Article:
Cartilage and osteochondral defects
Approved in the US and Europe
Israel-based medical device company CartiHeal’s Agili-C™ implant is indicated for the treatment of knee-joint surface lesions (JSLs). It is the only approved implant that promotes natural articular cartilage and subchondral bone repair.
The US Food and Drug Administration granted premarket approval (PMA) for the implant in March 2022. The FDA previously awarded breakthrough device designation for the implant in 2020.
The implant received a CE mark from the European Commission in 2011.
Details of joint surface lesions (JSLs)
Articular cartilage and subchondral bone are the two primary tissues that constitute the knee joint. These tissues work together to provide a load-bearing mechanism that allows the joint to move freely and painlessly.
The subchondral knee joint is protected by articular cartilage, which absorbs stress, distributes load, and allows for smooth and stable mobility.
JSLs of the articular cartilage and subchondral bone are a common orthopaedic condition that lead to partial-thickness cartilage defects. JSLs can cause considerable pain and dysfunction of the knee joint and comprise 20% of all arthroscopic procedures.
The condition can lead to further cartilage loss and even osteoarthritis if left untreated, mainly due to the poor self-healing ability of the cartilage.
Features of the Agili-C implant
The Agili-C implant is a bi-phasic, porous and resorbable scaffold made from natural calcium carbonate, aragonite, which is derived from coral exoskeleton. It promotes the regeneration of articular cartilage and subchondral bone through a natural process without the use of cells or growth factors.
The implant stimulates the migration of chondrocytes cells, which are responsible for cartilage formation, into the porous structure of the scaffold with the aim to reproduce the original structure and function of the articular joint.
The Agili-C implant is recommended for the treatment of knee JSLs of International Cartilage Repair Society (ICRS) grade III or above, with a total targeted area of 1-7cm2 and without severe osteoarthritis (Kellgren-Lawrence grade 0-3).
Implantation procedure for Agili-C
The implantation procedure starts by identifying the size of the defect, after which a hole is drilled in the afflicted area. The implant is then pressed into place in the prepared hole. Blood quickly infiltrates the connected scaffold pores following implantation.
Two processes occur simultaneously during implant degradation. The first of these is bone remodelling by osteoclasts and osteoblasts, while the second is new cartilage regeneration by cell adhesion and development of the extracellular matrix of the hyaline cartilage.
Clinical studies on the Agili-C implant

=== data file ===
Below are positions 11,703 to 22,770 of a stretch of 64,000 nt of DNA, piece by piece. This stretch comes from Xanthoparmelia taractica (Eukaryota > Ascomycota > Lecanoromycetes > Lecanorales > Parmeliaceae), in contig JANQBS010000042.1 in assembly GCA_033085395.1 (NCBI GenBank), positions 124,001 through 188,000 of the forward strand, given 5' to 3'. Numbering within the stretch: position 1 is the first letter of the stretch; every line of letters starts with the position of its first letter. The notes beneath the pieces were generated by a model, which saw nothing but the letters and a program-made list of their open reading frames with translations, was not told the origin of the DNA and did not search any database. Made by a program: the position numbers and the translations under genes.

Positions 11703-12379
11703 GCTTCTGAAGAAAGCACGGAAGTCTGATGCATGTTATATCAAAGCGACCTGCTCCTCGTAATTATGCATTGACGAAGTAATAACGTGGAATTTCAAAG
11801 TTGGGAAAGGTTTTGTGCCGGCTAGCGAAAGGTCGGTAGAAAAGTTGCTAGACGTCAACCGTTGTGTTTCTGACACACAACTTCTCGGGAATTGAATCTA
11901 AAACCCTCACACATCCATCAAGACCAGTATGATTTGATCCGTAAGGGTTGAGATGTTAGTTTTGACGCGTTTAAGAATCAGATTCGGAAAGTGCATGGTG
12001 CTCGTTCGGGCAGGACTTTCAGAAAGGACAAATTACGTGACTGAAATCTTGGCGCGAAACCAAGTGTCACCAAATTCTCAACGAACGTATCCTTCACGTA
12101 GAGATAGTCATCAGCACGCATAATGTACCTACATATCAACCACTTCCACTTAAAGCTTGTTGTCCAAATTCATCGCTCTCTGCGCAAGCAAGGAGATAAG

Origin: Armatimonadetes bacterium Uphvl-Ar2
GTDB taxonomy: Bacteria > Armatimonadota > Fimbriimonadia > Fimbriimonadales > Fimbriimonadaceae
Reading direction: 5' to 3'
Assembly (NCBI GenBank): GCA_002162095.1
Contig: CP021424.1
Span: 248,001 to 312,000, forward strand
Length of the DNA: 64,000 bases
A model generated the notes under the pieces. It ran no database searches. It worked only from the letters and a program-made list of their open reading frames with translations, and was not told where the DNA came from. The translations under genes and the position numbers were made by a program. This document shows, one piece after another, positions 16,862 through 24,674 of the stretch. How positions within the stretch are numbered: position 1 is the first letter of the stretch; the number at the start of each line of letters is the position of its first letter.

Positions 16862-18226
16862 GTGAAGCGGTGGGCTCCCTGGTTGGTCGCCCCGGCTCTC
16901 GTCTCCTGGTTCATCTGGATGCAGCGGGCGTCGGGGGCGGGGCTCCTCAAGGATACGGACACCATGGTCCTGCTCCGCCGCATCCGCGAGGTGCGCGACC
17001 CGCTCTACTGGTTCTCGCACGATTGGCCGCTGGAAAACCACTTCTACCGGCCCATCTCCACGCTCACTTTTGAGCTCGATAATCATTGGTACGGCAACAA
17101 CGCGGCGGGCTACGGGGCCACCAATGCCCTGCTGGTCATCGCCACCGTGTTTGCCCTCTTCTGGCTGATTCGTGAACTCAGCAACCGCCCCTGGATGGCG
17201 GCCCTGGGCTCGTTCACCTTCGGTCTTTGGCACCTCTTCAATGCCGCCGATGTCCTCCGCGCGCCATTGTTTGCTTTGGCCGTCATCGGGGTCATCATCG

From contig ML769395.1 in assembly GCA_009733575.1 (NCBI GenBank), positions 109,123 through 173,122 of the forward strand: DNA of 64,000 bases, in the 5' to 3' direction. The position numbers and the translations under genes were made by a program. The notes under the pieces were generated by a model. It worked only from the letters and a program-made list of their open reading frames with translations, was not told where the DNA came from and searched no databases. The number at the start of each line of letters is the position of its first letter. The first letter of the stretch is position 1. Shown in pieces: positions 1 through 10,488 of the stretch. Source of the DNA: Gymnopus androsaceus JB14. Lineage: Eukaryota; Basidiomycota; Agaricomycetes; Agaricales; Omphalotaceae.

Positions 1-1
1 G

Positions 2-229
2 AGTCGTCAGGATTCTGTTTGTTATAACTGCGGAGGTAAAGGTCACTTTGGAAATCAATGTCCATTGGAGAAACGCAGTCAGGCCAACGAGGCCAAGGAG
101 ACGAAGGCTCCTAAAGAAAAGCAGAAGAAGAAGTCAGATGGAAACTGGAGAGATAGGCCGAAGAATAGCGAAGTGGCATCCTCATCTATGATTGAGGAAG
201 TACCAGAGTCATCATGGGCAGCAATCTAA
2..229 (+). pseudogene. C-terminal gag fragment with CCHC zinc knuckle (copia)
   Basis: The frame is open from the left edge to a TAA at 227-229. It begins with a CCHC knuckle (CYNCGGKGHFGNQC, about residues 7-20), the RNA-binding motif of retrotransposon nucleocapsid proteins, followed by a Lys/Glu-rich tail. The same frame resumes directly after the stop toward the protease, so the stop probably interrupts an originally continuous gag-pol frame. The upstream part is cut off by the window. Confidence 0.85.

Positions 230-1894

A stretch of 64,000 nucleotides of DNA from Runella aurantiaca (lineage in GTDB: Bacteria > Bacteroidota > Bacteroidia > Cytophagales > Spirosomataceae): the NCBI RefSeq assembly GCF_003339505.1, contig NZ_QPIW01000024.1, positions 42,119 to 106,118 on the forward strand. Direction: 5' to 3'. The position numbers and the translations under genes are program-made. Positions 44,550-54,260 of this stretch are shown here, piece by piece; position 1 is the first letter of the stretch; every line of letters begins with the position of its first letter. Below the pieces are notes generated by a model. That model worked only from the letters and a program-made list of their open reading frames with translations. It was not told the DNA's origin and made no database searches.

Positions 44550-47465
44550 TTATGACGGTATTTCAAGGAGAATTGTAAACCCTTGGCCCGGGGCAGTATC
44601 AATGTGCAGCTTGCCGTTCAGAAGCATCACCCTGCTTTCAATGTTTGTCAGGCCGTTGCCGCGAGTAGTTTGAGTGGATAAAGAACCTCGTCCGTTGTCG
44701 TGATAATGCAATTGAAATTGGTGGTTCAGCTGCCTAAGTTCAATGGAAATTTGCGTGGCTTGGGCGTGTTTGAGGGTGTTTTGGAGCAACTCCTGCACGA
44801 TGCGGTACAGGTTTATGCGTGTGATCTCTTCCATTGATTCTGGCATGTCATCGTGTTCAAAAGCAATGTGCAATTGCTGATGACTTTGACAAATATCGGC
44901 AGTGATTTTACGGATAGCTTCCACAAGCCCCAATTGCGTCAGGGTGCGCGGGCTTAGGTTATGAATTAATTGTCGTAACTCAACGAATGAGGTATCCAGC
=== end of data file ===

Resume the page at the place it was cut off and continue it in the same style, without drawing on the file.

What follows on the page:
The PMA for the implant was granted based on the results of a two-year multicentre, randomised, two-arm, open-label IDE clinical trial, which enrolled 251 people at 26 locations across the US, Europe and Israel. The patients enrolled were aged between 21 and 75 years and had up to three JSLs.
The clinical trial compared Agili-C to the Surgical Standard of Care (SSOC), including treatment of lesions using arthroscopic standard procedures such as microfracture and debridement.
The study’s primary endpoint was the change in the average Knee Injury and Osteoarthritis Outcome Score (KOOS) from baseline to 24 months. This comprised five subscales, namely pain, other symptoms, quality of life (QOL), activities of daily living (ADL), and sports. The KOOS Overall Score ranges from zero to 100, with higher values indicating better results.
The study found that the mean of the posterior distribution for changes from baseline to 24 months in the KOOS overall score for patients who were randomised to Agili‑C was 42.65, compared with 21.39 for patients randomised to SSOC.
The results of the study revealed that Agili-C was superior to the current SSOC after 24 months, with the Bayesian posterior probability of superiority estimated to be 1.00 in the Agili-C arm, exceeding the predetermined superiority threshold of 0.98.
In addition, the study revealed that 88.5% of patients treated with Agili‑C had at least 75% of their cartilage defect filled with new tissue, compared with 30.9% of patients in the SSOC group.
The study’s secondary endpoints were pain, function in daily living and QOL. These confirmed the Agili-C implant’s superiority over SSOC.
Marketing commentary on CartiHeal
CartiHeal is a medical device company based in Israel and the US. It produces unique implants for the treatment of traumatic and osteoarthritic joint cartilage and osteochondral abnormalities.